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Relevance: Medium

Strength of Science: Medium

Research Timeline: Human Research

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Study : Is breast cancer risk increased in women who test negative for the BRCA mutation in their family?

Most relevant for: Women from a family with a known BRCA mutation who tested negative for the mutation in the family

Some women who do not carry a BRCA mutation, but come from a BRCA-positive family, still develop breast cancer. This research examines whether these women are at higher risk for breast cancer, or whether their risk is similar to women in the general population. (4/19/16)

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Relevance: Medium

Quality of Writing: Medium-Low

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Article : New York Times report demonstrates need for genetic counseling, but doesn’t give the whole story

Most relevant for: People diagnosed with breast cancer

A New York Times report discussed how genetic testing could provide “grim data” without guidance for patients. While this is a valid concern, this report does not sufficiently emphasize certain important issues regarding genetic testing, particularly the need for genetic counseling by a health care provider with expertise in genetics before and after genetic testing. (4/5/16)

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Relevance: Medium-High

Strength of Science: High

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Study : BRCA testing in young women with breast cancer

Most relevant for: Young women diagnosed with breast cancer who have not yet had genetic testing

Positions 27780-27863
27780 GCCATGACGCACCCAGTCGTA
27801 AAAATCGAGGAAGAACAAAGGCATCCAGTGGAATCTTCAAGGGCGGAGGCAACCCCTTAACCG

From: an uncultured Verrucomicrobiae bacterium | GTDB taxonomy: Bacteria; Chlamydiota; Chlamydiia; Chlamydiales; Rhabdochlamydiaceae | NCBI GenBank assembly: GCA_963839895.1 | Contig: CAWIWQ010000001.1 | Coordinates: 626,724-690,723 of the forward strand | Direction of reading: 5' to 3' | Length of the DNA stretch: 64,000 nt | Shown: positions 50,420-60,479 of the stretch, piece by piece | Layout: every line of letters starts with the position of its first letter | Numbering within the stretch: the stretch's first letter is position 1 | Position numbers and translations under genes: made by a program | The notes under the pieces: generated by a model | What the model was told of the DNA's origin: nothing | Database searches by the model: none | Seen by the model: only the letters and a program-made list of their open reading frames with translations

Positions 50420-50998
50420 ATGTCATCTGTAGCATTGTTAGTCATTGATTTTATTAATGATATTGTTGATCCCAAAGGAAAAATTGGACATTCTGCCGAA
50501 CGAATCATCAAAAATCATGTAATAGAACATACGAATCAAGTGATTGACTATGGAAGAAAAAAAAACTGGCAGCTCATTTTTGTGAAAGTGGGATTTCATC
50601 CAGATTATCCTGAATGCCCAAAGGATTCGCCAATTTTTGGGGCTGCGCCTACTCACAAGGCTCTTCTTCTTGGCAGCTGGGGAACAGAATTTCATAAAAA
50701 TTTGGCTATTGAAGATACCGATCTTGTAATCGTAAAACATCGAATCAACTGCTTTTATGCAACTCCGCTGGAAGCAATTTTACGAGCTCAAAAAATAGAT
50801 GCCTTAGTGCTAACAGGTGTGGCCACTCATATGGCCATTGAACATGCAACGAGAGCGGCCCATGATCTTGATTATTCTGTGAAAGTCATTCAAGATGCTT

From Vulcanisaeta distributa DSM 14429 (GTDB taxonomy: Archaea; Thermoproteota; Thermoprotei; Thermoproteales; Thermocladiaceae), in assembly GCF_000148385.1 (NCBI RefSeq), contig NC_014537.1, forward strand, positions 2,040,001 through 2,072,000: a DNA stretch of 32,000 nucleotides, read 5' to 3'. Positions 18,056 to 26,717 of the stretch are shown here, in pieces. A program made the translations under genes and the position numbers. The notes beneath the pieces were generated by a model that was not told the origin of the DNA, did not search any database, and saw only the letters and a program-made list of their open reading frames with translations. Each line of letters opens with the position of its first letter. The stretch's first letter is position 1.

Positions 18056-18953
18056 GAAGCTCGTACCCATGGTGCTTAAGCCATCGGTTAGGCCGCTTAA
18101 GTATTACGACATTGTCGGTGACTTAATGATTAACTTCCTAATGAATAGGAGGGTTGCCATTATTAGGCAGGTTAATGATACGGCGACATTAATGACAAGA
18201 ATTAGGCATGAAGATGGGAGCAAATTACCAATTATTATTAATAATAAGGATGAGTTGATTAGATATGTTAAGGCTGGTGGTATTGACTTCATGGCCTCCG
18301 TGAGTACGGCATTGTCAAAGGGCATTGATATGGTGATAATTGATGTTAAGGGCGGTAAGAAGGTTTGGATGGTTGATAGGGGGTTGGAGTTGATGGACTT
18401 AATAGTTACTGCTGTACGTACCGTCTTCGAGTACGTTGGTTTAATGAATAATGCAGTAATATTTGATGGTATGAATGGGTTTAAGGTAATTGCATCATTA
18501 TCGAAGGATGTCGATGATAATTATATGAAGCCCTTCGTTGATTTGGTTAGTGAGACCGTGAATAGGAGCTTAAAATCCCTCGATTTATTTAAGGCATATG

National guidelines recommend genetic testing for BRCA mutations in young women who are diagnosed with breast cancer. However, little is known about how women decide to get testing, or how they use genetic information to decide on treatment options. This study found that genetic testing is increasing among young breast cancer survivors, and it explores some of the factors that play into patients’ decision making about genetic testing. (3/22/16)

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Relevance: Medium-High

Strength of Science: Medium

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Study : Do women who eat a high fiber diet have a lower risk of breast cancer?

Most relevant for: Adolescent and young adult women

Some researchers believe that dietary fiber may decrease breast cancer risk by lowering estrogen levels in the blood. However, many previous studies have failed to find a link between fiber consumption and lower breast cancer risk. The current study suggests that consuming high dietary fiber during adolescence and young adulthood may lower breast cancer risk, but more work needs to be done to confirm this finding. In the meantime, everyone is encouraged to eat a variety of high fiber foods for the many well-documented health benefits. (03/08/16)

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Relevance: Medium

Strength of Science: Medium-High

Research Timeline: Post Approval

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Study : What are the genetics underlying 12 different cancer types?

Most relevant for: People diagnosed with cancer

As gene sequencing has become more affordable, researchers and health care providers are now looking for mutations in many genes beyond BRCA1, BRCA2 and others that are associated with known hereditary cancer syndromes. By sequencing thousands of genes rather than just one or two, researchers can better understand which inherited mutations affect cancer risk. In this study, researchers sequenced thousands of genes in patients with one of 12 cancers, including breast, and catalogued which gene mutations are most commonly found in each cancer. (03/01/16)